I have 6 pieces of candy: two each of 3 different colors. They taste especially good if eaten two at a time, provided the colors are different.
These candies are in an opaque bag from which I pick two at a time. If they are different colors I eat them together (yum) but if they are the same I put them back in and draw again. I will repeat this process to eat two more.
What is the probability the last two candies will be of differing colors?
Repeat with two each of 4 colors.
Repeat with two each of 5 colors.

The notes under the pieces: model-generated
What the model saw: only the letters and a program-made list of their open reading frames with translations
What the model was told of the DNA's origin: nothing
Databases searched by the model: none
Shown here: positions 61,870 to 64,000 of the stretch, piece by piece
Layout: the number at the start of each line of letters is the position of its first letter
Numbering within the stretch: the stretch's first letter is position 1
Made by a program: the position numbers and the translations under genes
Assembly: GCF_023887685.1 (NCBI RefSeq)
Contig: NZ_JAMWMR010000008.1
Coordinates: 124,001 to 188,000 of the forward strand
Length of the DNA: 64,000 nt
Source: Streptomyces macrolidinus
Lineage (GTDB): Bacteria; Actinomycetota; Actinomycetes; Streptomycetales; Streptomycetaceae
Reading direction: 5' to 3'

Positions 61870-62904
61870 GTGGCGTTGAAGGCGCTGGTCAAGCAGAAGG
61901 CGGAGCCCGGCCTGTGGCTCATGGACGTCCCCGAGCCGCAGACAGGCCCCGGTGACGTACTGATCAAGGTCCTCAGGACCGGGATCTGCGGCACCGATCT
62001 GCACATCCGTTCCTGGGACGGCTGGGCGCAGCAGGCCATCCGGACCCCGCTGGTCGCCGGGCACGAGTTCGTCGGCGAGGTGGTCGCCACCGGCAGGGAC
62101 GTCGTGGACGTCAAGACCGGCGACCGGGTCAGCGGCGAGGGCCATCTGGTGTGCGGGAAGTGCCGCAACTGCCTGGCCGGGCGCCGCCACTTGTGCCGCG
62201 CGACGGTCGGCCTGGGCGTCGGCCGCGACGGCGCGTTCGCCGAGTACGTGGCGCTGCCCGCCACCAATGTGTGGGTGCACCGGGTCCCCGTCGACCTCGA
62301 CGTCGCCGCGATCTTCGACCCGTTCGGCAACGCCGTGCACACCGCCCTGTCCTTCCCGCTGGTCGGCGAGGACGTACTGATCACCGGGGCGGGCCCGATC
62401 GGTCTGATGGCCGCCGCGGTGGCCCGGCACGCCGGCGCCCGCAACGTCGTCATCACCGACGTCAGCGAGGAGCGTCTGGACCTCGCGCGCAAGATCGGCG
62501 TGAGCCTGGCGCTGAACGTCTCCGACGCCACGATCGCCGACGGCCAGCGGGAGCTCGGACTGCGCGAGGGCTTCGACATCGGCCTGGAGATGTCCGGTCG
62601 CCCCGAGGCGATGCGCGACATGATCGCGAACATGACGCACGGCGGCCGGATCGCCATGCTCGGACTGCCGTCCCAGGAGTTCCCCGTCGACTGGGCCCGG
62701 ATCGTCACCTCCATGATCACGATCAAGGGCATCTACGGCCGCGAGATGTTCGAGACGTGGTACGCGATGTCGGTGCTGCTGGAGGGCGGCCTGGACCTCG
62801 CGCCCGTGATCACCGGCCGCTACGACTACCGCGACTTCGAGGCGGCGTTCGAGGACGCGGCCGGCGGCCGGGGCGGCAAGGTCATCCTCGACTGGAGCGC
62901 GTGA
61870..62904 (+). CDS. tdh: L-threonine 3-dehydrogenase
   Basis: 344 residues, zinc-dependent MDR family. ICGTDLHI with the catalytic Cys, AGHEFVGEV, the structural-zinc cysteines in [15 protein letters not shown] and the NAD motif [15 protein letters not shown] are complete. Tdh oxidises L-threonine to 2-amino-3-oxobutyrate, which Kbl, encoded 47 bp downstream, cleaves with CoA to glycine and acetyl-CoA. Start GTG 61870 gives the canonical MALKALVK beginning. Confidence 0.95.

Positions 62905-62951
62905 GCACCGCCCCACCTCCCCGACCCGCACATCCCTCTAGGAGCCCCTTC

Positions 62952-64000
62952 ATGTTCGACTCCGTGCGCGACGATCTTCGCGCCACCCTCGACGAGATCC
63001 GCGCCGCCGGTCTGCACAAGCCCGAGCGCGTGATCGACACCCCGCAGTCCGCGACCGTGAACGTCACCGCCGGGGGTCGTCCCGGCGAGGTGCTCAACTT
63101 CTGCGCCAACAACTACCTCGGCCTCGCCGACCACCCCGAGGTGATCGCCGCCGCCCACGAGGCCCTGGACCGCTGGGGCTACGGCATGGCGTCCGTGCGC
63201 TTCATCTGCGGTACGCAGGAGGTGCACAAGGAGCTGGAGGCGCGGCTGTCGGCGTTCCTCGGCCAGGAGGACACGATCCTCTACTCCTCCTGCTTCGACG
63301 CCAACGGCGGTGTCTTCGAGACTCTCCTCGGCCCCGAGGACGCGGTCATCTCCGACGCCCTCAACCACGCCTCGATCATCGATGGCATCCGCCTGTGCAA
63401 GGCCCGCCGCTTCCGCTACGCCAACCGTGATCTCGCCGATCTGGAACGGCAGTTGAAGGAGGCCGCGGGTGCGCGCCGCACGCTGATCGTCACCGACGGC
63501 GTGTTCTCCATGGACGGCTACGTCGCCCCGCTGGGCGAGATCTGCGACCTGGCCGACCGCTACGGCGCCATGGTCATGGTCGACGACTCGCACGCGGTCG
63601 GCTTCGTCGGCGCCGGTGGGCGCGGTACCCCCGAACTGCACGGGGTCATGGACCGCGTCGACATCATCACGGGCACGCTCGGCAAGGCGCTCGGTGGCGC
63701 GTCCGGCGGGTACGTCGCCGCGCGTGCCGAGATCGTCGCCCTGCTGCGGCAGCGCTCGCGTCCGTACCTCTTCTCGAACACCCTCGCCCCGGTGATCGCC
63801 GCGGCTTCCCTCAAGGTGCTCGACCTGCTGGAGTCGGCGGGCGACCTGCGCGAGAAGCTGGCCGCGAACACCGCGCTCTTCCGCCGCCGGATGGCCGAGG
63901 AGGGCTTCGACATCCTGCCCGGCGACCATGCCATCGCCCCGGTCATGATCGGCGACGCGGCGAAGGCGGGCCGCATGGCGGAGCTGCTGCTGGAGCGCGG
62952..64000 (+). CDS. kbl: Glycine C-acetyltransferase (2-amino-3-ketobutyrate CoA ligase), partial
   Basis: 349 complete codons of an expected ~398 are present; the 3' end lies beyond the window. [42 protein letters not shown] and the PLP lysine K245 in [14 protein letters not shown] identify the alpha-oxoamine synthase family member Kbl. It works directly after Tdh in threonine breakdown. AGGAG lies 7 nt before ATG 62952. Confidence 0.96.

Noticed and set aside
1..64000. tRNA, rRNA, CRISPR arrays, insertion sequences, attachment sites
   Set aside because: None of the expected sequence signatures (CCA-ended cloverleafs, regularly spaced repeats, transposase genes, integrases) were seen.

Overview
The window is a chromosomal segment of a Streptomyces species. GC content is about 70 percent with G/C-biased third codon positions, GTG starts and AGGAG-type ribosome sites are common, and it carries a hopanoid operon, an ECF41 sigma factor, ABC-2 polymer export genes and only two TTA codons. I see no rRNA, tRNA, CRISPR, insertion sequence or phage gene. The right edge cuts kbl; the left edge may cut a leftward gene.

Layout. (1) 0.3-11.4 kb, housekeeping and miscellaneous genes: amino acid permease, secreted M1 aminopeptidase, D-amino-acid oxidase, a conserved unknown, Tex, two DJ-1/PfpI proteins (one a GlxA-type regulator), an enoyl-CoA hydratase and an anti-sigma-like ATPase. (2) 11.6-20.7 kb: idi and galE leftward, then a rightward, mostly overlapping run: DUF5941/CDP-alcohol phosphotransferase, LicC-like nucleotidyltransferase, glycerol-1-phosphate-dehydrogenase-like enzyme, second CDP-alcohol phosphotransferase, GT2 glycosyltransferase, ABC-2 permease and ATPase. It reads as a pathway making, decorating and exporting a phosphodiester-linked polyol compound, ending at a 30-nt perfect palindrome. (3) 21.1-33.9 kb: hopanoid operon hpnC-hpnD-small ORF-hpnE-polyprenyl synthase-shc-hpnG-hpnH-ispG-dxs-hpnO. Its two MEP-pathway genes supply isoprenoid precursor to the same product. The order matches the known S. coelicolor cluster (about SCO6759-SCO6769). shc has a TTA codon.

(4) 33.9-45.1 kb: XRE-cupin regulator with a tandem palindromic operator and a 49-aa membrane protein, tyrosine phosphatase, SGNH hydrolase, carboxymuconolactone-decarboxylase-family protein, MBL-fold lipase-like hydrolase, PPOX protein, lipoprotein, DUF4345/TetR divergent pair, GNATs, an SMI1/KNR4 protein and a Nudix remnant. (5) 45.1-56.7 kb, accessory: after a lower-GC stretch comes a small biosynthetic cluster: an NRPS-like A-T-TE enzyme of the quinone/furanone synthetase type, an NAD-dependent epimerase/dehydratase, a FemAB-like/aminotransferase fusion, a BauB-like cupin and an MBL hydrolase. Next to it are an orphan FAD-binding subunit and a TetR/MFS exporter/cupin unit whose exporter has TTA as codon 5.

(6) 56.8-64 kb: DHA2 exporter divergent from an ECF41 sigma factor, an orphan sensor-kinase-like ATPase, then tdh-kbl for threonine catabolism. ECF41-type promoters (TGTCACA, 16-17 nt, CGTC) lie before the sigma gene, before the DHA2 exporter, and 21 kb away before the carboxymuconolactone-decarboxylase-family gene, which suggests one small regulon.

(In reply to
re(3): Second part by Charlie)
Yes I mean cases or choices of the four candies.
If I have 2d (P=1/13) only in 4 of the 6 cases I'm going to eat the candies, in the other 2 cases I'm going to put them back in the bag (these 2 cases do not constitute a effective third event).
But if I have 1d 2s (P=8/13) I'm going to eat in 5/6 cases. The other case go back to the bag.
If I have 4s (P=4/13) I'll eat in 6/6 (all the cases).
I'd like to count the total number of possible sequences of three pairs of picks (a° c, b c°, b° d°) in order to know the total number of times that remain different color candies in the bag (a d).
I suppose that I have to consider the probability of each pattern 2d, (1d 2s), 4s (these are the possibles "outcomes" after the second pair have been picked), and the number (4, 5, 6) of effective picks for each of these patterns.

Posted by armando
on 20160526 16:51:32